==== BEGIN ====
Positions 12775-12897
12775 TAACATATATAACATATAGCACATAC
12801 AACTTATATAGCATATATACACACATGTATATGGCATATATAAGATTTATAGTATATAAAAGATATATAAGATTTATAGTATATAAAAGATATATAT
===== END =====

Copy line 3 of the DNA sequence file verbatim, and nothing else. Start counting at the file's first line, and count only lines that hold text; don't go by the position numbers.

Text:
12801 AACTTATATAGCATATATACACACATGTATATGGCATATATAAGATTTATAGTATATAAAAGATATATAAGATTTATAGTATATAAAAGATATATAT